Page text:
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South Korean policymakers hint rates may stay put for awhile
[SEOUL] South Korean policymakers have been heartened by improving domestic economic data, officials say, suggesting the Bank of Korea may delay a widely-anticipated rate cut despite the flurry of easing moves by global central banks.
Both the finance minister and central bank chief have taken more optimistic tones in recent weeks, in contrast to the gloomy talk that pervaded the final months of 2014.
Recent easing moves in Europe, Australia and elsewhere have helped flatten South Korea's bond yield curve but a senior Bank of Korea (BOK) official played down any direct impact on policy direction.
"The situation got better in November from October and even further in December, and given this trend, it's fair to say the interest rate level is now appropriate," said the official, who declined to be named.
Finance Minister Choi Kyung-hwan, whose stern warnings of Japan-style deflation risk last July were followed by stimulus measures and two rate cuts, changed tack on Dec 31, noting positive signs for Asia's fourth-largest economy.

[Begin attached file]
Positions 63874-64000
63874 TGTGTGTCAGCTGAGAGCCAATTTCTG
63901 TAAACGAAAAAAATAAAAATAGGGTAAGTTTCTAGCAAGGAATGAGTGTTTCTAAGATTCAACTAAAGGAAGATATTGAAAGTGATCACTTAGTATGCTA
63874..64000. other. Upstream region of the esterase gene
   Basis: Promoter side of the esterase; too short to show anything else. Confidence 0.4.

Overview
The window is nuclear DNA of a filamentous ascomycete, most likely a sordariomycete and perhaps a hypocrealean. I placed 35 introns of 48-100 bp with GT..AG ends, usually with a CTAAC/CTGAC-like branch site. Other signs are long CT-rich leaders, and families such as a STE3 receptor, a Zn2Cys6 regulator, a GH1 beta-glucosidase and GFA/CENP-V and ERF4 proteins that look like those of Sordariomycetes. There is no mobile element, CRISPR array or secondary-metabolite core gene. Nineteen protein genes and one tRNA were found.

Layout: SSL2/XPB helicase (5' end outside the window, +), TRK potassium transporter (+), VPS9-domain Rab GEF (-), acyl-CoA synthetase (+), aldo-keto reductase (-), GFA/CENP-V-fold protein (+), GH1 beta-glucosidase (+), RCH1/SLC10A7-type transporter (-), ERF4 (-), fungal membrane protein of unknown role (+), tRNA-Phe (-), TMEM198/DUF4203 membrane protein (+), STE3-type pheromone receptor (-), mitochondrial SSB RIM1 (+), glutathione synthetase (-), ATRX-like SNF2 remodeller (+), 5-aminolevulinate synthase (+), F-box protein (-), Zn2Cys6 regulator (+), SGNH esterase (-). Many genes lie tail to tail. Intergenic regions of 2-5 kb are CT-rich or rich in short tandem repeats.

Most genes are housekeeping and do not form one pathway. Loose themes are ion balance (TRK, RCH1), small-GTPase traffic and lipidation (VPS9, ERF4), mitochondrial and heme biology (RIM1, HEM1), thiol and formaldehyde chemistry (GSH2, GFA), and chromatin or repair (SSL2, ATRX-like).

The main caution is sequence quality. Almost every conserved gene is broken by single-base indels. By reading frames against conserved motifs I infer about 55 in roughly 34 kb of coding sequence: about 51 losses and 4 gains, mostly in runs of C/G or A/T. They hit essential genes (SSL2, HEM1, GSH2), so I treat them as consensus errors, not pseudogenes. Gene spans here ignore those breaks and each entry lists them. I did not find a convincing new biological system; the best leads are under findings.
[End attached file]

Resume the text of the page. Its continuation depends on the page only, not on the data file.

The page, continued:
In December, industrial production growth hit a more-than five-year high, retail sales were strong and the inventory-to-shipments ratio fell to a 16-month low.
On Thursday, he reaffirmed his 2105 economic growth target of 3.8 per cent, above market and central bank views, and dismissed deflation warnings as misguided.
A senior finance ministry official also said he does not think the minister changed his tone intentionally but was simply referring to data flows, which clearly show an improving trend.
The BOK last cut rates in October, to record-matching low of 2.0 per cent. It next reviews policy on Feb 17. The majority of analysts in a Jan 13 Reuters poll forecast a rate cut by June.
The central bank is concerned about fast growth in a household debt-to-income ratio that's among the highest in the world and is regarded as a top risk.
Societe Generale economist Oh Suk-tae said he was losing confidence in his prediction for an April rate cut because household debt, a major policy factor in South Korea, has been growing fast in recent months.
"The government's opinion is still important for the central bank policy and recent remarks and statements from the finance ministry indicate that the government was not counting on another rate cut soon," Mr Oh said.
Nomura economist Young Sun Kwon still predicts the BOK will eventually have to cut interest rates, saying the central bank's growth views will prove overly optimistic.